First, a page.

First, an organic vehicle formed by mixing ethyl cellulose of 10 wt %, terpineol of 30 wt %, dibutyl phthalate of 50 wt %, and butyl carbitol acetate of 10 wt %, is mixed with Ag powder with the average particle size of 3 μm, by a mole ratio of 3:7. To the mixture, 2% phosphoric ester is added, so that an Ag paste is formed.

Next, the Ag paste is applied over the entire surface of the prismatic oxide superconductors prepared as described in (1) above, in thickness of 50 μm.

The oxide superconductors applied with the Ag paste are vacuum impregnated, and thereafter dried in an oven at 80° C. in the atmosphere. Then, the two oxide superconductors applied with the Ag paste are again calcined at 920° C. in the furnace for ten hours, so that Ag is calcined thereinto and silver coating is formed, whereby silver-coated oxide superconductors are produced. After being calcined, the film thickness of Ag is about 30 μm.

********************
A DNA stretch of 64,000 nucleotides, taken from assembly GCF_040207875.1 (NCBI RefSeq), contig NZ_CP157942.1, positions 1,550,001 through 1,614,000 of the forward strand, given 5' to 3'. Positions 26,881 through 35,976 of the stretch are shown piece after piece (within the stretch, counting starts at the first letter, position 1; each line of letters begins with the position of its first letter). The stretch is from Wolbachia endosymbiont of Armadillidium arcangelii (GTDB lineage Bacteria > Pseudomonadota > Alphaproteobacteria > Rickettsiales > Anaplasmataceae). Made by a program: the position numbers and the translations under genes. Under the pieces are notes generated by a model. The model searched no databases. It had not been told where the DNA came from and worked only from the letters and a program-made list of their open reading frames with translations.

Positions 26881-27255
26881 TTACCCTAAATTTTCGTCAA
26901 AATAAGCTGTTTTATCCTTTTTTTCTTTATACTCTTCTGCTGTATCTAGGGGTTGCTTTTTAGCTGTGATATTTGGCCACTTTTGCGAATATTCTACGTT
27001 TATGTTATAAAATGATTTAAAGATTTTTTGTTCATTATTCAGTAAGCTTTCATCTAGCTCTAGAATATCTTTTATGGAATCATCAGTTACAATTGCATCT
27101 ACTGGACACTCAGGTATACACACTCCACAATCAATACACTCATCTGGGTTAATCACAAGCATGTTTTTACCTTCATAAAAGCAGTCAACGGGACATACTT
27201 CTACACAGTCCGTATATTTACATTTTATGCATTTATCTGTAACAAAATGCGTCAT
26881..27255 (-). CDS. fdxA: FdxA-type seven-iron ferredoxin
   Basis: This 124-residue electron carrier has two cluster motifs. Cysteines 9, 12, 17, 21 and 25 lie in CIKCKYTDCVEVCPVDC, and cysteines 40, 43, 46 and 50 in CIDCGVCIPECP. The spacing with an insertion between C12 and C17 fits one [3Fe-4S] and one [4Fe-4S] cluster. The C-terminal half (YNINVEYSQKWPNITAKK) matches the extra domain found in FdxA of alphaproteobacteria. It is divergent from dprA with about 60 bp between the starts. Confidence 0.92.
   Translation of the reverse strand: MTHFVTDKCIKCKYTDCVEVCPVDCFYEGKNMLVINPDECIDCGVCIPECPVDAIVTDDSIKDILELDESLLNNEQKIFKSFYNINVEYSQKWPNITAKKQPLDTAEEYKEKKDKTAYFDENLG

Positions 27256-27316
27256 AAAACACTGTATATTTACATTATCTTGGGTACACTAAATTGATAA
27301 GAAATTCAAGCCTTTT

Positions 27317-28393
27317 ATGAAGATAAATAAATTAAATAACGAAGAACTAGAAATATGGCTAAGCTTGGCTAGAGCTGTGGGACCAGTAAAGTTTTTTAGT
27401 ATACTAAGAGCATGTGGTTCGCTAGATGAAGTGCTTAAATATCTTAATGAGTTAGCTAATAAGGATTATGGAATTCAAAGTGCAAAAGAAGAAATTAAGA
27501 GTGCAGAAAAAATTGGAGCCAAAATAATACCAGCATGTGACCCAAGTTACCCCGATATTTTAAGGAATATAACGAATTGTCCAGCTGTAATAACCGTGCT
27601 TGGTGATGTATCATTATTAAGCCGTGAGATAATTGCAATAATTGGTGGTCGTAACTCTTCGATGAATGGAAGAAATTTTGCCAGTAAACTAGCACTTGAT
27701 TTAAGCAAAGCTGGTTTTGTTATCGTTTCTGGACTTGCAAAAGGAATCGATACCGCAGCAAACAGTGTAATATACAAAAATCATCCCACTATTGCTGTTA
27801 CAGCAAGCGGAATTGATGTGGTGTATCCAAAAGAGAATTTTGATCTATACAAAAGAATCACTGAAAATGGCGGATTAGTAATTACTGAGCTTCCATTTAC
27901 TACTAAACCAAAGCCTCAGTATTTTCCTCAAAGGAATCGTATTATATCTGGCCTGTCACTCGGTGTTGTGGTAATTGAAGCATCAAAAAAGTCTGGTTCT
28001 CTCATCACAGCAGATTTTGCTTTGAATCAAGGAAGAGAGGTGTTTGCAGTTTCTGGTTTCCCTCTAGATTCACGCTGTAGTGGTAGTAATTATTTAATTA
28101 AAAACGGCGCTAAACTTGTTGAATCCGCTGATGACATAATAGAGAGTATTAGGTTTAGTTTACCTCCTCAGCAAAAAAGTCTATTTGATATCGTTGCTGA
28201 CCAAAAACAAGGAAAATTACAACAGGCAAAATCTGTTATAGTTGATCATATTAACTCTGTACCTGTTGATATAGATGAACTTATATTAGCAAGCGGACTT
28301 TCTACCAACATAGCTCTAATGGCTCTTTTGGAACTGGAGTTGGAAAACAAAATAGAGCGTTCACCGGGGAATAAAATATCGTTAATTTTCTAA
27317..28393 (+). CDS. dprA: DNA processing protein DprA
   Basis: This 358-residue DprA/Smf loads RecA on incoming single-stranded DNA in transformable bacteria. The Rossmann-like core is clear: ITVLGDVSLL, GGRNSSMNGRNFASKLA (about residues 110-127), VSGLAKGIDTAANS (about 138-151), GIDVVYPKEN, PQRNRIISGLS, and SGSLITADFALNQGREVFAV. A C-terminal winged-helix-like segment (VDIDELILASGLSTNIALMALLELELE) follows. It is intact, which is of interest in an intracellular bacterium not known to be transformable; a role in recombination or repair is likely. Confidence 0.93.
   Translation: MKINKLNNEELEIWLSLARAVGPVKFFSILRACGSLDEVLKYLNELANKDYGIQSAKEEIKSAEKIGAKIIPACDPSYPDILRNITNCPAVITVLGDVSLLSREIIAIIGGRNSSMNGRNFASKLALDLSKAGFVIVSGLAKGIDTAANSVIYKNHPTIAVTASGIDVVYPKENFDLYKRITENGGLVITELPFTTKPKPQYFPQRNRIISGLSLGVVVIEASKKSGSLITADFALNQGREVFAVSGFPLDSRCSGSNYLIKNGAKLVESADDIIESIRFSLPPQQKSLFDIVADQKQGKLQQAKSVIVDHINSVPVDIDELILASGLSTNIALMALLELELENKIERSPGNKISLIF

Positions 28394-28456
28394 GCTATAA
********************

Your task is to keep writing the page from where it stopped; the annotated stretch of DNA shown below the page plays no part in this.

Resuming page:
(3) Providing Anneal Treatment to the Silver Coated Oxide Superconductor

By disposing the silver coated oxide superconductor in a separate gas-replicable furnace, first, the furnace is evacuated using a rotary pump so that the pressure therein becomes 0.1 Torr. Then, an oxygen gas is flown into the furnace to form an atmosphere which is in such an atmospheric pressure that the oxygen partial pressure is 99% or higher. Thereafter, the anneal treatment of the silver-coated oxide superconductor is performed in a manner that: the temperature is raised from room temperature to 450° C. by spending 10 hours while the oxygen gas is flown into the furnace at a flowing rate of 0.5 L/min.; gradually lowered from 450° C. to 250° C. in 400 hours; and further lowered from 250° C. to room temperature in 10 hours.

(4) Forming a Metal Conductor and a Metal Conductor Lid

A metal conductor and a metal conductor lid are formed by processing an oxygen-free copper with purity of 4N, and the surface of each is Sn-plated.